A new blog about William Henry Hudson points to a nice article in The Christian Science Monitor: William Henry Hudson, “A Revival of Argentina’s Thoreau”.

Confusion about Hudson’s nationality is understandable. He was himself confused. Argentine born, the child of Anglophile immigrants from Massachusetts, Hudson thought he was destined to be an Englishman. He would be that, and much more. Through his writings and civic efforts to create laws to protect birds and other animals, he fiercely rejected the biblically sanctioned notion that the natural world was man’s to conquer and dispose of at will. His was a voice in the wilderness which, like that of Henry David Thoreau, was actually heard. Were he to be writing today, he’d surely find an audience in the green movement.

Hudson artifacts are displayed in the three-room house: his watch; a sketch for the William Rothenstein portrait of Hudson that hangs in London’s National Portrait Gallery; and rustic touches that recall his naturalist activities: ostrich eggs, a puma skull, the skeleton of an armadillo, the clay nest of the peculiar oven bird.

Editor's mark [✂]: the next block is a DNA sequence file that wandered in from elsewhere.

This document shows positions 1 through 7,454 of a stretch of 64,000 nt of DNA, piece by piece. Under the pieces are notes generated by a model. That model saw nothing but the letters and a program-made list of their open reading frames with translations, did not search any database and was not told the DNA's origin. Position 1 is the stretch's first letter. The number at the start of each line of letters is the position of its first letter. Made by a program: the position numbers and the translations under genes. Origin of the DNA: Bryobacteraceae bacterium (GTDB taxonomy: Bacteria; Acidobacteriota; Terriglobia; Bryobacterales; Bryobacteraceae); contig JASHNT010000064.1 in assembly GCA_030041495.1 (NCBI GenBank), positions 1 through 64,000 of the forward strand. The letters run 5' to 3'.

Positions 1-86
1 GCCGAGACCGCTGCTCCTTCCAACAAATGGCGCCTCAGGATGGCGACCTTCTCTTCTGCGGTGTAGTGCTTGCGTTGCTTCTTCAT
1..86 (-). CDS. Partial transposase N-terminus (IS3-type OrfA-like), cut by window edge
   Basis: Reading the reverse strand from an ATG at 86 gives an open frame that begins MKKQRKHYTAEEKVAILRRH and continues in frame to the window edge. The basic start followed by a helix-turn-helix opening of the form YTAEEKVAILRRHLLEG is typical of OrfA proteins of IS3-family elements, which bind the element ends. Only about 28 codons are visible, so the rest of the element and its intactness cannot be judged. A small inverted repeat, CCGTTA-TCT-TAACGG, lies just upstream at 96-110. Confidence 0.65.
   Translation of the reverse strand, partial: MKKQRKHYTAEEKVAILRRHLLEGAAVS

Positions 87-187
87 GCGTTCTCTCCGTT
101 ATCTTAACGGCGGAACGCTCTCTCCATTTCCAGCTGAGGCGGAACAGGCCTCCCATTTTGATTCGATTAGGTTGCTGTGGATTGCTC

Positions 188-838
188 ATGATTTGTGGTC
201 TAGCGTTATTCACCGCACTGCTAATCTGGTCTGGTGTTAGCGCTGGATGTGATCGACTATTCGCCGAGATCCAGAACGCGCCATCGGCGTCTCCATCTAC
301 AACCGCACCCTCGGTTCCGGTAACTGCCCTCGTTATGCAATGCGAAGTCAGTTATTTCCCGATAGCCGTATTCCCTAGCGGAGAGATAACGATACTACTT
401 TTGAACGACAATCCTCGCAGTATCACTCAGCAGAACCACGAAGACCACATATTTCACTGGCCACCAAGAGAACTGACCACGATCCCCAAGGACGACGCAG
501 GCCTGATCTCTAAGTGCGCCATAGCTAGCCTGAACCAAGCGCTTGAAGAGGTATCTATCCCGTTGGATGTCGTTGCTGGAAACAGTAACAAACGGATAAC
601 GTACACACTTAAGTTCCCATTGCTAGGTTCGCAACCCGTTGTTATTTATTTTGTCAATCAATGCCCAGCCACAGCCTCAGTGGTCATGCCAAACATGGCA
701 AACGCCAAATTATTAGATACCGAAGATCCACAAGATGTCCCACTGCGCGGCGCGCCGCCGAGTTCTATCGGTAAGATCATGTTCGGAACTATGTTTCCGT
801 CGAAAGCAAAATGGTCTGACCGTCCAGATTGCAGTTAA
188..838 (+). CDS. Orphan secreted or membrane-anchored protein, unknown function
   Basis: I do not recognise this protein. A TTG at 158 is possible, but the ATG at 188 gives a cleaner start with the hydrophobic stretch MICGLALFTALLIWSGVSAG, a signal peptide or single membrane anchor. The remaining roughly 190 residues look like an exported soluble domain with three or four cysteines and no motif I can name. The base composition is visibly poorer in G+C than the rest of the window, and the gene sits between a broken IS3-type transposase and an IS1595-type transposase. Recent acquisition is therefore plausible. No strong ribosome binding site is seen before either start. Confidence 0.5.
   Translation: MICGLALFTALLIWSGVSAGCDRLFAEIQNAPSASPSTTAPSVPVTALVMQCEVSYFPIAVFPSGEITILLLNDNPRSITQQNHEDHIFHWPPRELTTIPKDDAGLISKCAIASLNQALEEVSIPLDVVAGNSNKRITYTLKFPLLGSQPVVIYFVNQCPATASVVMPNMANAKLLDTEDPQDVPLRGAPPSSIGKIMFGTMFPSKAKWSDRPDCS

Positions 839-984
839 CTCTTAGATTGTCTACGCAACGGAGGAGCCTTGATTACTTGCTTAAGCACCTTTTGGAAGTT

A painting of a bird, donated by the Japanese city of Yokohama, recalls Hudson’s link to Japan, established by the marriage of his grandniece, Laura Denholm Hudson, to Yoshi Shinya, the first Japanese immigrant to Buenos Aires. Their child, Violeta Shinya, became the first director of the museum, in 1964. Hudson’s books reached Japan late in the 19th century, and were included in the curriculum when the study of English was instituted in the schools.

I’ve been to the small town of Hudson but, somehow, missed the house where he was born that is now a museum. Again, here’s the link to the new blog about the place: Parque Ecológico Provincial Guillermo Enrique Hudson.

I definitely must go to Hudson again….field trip!